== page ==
By Kaitlin Hastie : WordPress User khastie : Student ID 215268319
Patagonia’s marketing in this advertisement is bold and makes you question what the motives are behind this US company. Is this advertisement really telling me to not buy that jacket? It is an odd piece of marketing for a company, who’s main survival is through sales of its products. However this advertisement is just a continuation of what Patagonia’s business values are.
Calling to the socially responsible customer is risky business
Patagonia’s ‘Don’t buy this Jacket’ advertising could be considered as using ‘shock tactics’. These campaigns are designed to make you feel bad about a particular cause, and ideally create some engagement around your brand. However while many campaigns use shock, they do not think about how to further engage their customers in the political, social or environmental campaign.
Patagonia is one of few exceptions.
Patagonia’s business model centres on being socially responsible. As the company is acting in the best interests of society it is able to engage positively with its custo
mers. Customers want to feel good about the purchases they make, which Patagonia does. If you buy a down jacket from the website you can track the carbon foot print of your purchase, allowing you to feel completely engaged in the social responsibility journey.
This is just one of many integrated marketing communications that Patagonia has established to continue a positive perception around its corporate social responsibility (CSR) initiatives.
IMC The Patagonia Way
IMC is defined as “an ongoing, interactive, cross-functional process of brand communication”. IMC is now seen as a strategic management tool, and a necessary resource for any business to be successful. Luxton et al state that IMC is dependant on the firms ability to be technically efficient. Only then will IMC act as a source of sustainable competitive advantage.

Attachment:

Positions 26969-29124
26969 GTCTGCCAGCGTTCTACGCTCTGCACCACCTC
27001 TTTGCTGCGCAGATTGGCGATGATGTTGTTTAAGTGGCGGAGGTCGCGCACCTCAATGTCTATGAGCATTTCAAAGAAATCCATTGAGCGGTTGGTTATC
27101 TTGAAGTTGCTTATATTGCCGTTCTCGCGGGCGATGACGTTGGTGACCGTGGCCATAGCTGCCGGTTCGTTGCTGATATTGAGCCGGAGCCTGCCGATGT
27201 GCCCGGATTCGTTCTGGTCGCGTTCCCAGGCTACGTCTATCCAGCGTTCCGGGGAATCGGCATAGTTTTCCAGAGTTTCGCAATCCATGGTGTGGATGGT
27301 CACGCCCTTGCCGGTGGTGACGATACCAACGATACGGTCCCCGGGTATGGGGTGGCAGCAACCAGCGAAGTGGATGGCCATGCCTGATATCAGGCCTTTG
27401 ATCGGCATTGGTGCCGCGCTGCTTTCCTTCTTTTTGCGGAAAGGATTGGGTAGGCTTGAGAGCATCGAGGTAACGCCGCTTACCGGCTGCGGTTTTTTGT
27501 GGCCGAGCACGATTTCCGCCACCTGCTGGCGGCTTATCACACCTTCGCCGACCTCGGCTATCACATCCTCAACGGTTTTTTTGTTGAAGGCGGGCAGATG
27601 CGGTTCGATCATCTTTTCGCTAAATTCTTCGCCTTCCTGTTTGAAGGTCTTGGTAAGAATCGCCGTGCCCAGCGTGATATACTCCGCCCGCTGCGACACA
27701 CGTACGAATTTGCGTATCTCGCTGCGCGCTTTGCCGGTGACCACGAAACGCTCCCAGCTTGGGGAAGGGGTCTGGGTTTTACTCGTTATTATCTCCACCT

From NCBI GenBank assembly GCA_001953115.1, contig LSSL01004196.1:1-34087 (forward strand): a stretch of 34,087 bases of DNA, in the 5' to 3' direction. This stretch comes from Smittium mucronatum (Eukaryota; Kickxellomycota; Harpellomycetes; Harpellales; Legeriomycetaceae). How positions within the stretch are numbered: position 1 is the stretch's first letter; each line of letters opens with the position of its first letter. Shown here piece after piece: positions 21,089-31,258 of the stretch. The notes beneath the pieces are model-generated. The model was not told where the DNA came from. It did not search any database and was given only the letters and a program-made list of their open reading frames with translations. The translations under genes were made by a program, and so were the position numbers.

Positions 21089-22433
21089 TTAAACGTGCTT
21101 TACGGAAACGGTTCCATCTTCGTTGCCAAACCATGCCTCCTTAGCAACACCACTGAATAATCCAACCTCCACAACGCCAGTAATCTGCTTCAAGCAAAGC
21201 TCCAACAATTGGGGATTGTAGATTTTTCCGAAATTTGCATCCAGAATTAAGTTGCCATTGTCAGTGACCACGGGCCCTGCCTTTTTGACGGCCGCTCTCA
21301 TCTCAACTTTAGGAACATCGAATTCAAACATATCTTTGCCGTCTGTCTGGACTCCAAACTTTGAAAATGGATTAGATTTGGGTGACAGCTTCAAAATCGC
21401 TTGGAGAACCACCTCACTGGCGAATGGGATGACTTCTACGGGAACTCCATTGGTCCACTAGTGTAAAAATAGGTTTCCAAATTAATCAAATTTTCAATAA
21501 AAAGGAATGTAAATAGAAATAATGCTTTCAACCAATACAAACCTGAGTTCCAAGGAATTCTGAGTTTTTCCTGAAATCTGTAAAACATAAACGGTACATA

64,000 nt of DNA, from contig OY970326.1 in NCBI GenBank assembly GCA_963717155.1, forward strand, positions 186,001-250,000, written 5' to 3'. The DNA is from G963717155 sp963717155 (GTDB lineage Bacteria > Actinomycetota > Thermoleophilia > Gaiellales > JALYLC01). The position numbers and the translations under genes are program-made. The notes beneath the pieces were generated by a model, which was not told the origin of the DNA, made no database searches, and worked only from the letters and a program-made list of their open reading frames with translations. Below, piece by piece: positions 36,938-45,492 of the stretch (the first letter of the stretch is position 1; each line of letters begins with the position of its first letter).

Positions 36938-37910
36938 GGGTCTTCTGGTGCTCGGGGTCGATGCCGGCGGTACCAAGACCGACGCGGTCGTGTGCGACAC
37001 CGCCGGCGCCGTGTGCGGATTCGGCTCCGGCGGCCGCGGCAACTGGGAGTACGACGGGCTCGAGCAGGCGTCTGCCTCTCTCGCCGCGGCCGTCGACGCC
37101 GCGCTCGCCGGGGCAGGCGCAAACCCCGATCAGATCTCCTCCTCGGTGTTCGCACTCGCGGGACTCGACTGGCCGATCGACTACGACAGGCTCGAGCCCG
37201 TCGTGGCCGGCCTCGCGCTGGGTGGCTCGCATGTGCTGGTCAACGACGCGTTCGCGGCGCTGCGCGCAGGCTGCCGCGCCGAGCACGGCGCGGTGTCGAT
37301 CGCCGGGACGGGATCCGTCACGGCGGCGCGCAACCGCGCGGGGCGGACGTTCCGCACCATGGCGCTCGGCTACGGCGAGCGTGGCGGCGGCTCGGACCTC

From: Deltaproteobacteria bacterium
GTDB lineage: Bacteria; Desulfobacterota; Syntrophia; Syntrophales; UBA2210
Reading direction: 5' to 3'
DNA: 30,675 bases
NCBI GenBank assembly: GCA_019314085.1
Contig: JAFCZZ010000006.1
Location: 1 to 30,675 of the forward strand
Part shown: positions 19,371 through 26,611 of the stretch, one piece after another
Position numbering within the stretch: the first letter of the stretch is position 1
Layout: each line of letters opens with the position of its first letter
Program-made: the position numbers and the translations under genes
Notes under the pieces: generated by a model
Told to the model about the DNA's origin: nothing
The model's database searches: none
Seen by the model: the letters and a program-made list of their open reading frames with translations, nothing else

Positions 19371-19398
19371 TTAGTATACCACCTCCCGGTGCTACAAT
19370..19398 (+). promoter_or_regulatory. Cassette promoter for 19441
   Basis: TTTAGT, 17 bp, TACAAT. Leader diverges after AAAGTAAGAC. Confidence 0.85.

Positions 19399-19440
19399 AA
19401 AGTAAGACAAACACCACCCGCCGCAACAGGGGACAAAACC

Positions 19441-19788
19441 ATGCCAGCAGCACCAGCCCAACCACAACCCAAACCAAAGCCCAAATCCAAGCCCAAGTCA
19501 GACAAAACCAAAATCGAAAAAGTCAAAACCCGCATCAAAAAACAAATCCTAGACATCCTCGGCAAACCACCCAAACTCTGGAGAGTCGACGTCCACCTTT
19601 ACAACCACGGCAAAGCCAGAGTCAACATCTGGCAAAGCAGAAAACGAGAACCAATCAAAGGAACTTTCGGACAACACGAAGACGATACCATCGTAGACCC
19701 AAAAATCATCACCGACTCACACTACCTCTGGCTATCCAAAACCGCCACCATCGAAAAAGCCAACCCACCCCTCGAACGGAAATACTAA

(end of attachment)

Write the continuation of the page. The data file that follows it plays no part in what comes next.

Currently Patagonia has the highest social media engagement for sport branded company. This engagement includes content that is received, the reach of that content and the companies responsiveness to the conversations from its users. How?
The customer endorses the product. It is simple, and very effective.
Patagonia has strong social connections with is customer base. It runs a number of campaigns that are driven by word of mouth through social media platforms, such as its website, Facebook, Instagram and Twitter. Some of these programs include:
- Worn to Wear Program. Allows you to get your current Patagonia clothes repaired so that you do not have to buy a new ones.
- The company has paired up with an online company iFixit where consumers create guides for one another on how to fix your clothes.
- The Cleanest Line. A blog where Patagonia employees and customers to write about any social or environmental concerns that they feel strongly about.
- The Stories we Wear. This is where customers are encouraged to send in stories about their Patagonia clothes, where they have worn them and how long they have lasted.
- Personal endorsements from ex professional sports personal. These endorsements are mainly focused around the surfing industry for those who are no longer on the pro circuit, but are just living to find the best surf breaks.
Will the success continue?
The Patagonia business has been built on a philosophy of being socially responsible, as it creates a loyal customer base. The customers that shop at Patagonia are better educated, have higher then average incomes and are already environmentally focussed due to the fact that their hobbies (or jobs) require them to spend so much time in the outdoors – being one with nature.
The success will continue. Patagonia has shown that it is fluid enough to continue moving with current marketing trends, while still sticking to its core business philosophy.
‘ The love of a wild and beautiful world comes with an obligation to preserve its wilderness and beauty’. – Patagonia